I love orchestral colour… to hear a great symphony from the inside is like living in a great painting… it is indescribable and unforgettable and addictive in the extreme. And it all began for me in a northern logging town that had the foresight to start a music programme and hire a superb band teacher who in turn put in a good word for me when the community orchestra started. So many good things have come to my life from that first experience. Every time that I play Mozart’s 40th, I think of the time I played it with the Prince George Symphony Orchestra — the wind section consisted of me, a flute and an oboe. On the recording, I couldn’t even hear myself! How things have changed yet none of it could have happened without the first opportunity that this community orchestra gave me.
Time is utterly precious. Time is essential to the creation of recordings. Most musicians have very little. Time, that is.
Today, I got up at 6:30 a.m. to make breakfast for myself, my elderly Dad, my son, and Diva the Cat. I also made lunches and enough food to get me through a day of driving to compass points in the city. I drove my son to school through thick traffic, finding an unexpected shortcut and delivering him at exactly the very last possible moment. Then my Dad and I attended an hour long house inspection for my new abode and I fielded several calls from people wanting to offer me mortgages. I contacted designers, painters and movers. I cancelled my single student for the day, feeling it more important to secure financing for the new house (sorry darling!). Then I took my brave old Dad to lunch, then returned home to pick up my son’s choir music that he had forgotten in the morning. Then I checked the memos from the choir and realized that today was a photo shoot for the chorus, so I went back and got my son’s suit bag but realized that he lacked black socks and dress shoes. I raced across town to pick him up at school, then we went to his Dad’s house and hunted for socks. The we got in the truck and drove north, stopping at 4 stores looking for dress shoes, found some, and arrived exactly on the hour of the rehearsal. We learned that the photo shoot was postponed until October 23 —great, so we are ahead of the game! Then I sped back south and arrived just in time for my workout session with my trainer, then called my manager and arranged newest publicity and a programming meeting. Drove back up north in the oily dark sheeting rain and parade of red tail lights, found a parking spot and ate my supper in the truck (so much for the new truck smell!) then fetched my son. We stopped to buy beer for my Dad who needed a reward after a day of sitting in my truck (he said it was fun but he needed a beer)… the store was closing but the kind lady waved me in and locked the door behind me. I loved her for that. Then home and Dad heated his own supper while I tried to help my son screw the motherboard into the computer he is building. We failed and got a little sad. Dad took apart another server and it might work for the motherboard but my son decided to crash after a long day. Dad came downstairs to see if he could help clean up, but I was desperate to practise after a long day with not music and sent him to bed (sorry Dad!). So I will play for another hour then go to bed and get up at 6 to start all over again. Teaching from morning to evening in two cities, ear glued to the cell phone between times, fetching my son and trying to spend time with my Dad. Sometime this week, I must finish the editing for our recital CD, plan the release of my solo CD and finalize the recording sessions for the Canadian Conceri CDs… the time must be found in corners and behind other seemingly solid obstacles.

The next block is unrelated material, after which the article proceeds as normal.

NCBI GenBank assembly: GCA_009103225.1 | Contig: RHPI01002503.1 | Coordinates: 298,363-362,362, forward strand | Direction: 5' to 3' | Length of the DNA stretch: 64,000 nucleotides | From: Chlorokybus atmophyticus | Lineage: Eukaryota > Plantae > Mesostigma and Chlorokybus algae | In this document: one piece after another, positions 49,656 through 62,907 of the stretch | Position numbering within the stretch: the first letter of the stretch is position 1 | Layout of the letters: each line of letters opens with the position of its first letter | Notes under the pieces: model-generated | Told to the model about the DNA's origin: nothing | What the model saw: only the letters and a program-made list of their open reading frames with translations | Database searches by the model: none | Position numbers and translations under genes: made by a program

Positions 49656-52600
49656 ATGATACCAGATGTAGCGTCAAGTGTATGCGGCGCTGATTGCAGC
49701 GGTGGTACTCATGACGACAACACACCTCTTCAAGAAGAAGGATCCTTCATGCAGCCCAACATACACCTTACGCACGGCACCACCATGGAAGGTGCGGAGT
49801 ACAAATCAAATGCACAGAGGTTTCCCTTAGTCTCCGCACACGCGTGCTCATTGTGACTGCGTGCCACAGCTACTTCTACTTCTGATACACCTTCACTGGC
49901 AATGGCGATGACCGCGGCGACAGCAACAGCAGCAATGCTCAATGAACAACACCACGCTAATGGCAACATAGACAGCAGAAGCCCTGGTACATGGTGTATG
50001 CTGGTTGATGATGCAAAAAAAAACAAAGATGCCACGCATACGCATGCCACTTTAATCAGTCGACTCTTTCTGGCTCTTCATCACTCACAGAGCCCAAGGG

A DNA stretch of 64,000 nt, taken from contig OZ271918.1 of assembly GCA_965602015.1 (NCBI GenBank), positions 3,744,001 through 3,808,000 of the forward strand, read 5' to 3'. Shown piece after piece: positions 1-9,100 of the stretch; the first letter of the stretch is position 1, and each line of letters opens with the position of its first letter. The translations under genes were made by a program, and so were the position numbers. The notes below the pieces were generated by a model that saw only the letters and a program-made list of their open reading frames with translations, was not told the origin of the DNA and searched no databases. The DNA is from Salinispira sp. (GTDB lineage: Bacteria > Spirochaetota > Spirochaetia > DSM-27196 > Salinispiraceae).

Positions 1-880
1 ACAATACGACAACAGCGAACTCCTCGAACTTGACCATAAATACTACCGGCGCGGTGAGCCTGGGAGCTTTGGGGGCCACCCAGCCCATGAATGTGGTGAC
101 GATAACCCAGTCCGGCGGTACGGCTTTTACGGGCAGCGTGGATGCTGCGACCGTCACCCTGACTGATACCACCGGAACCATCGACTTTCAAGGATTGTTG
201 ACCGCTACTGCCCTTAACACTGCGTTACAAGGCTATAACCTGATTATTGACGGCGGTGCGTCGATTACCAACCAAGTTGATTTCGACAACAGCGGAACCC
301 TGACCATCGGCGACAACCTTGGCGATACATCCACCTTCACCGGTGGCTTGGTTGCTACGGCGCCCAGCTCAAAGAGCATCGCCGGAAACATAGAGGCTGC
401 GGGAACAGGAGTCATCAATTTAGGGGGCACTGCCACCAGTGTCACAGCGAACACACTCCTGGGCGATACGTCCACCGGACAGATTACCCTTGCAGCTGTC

I was part of a very interesting focus group discussion on the necessity and viability of recording art music of all genres.
I was very touched that this large government group asked “How important is it for you to make recordings?” and never once asked, ” How do you justify the large number of recordings that you have made and continue to make?”
I was also touched and puzzled by my invitation to this event, since I have rarely been successful in my grant applications… maybe one in 10 applications has received any funding. The big advantage is that I use the experience to focus my ideas and I have learned to keep trying and not be bitter. It is a passionate process though, and my voice shook embarrassingly as I spoke (very briefly) about my experiences in pushing through big projects.
I will tell you more (I took copious notes) about this day-long symposium though I suppose the most interesting thing was that the wide variety of musicians represented at the table (flamenco, ojibway, south indian, jazz, celtic, accordianist and, well, me) all agreed vehemently that recording was integral to our living breathing creative lives as fully functioning artistic musicians.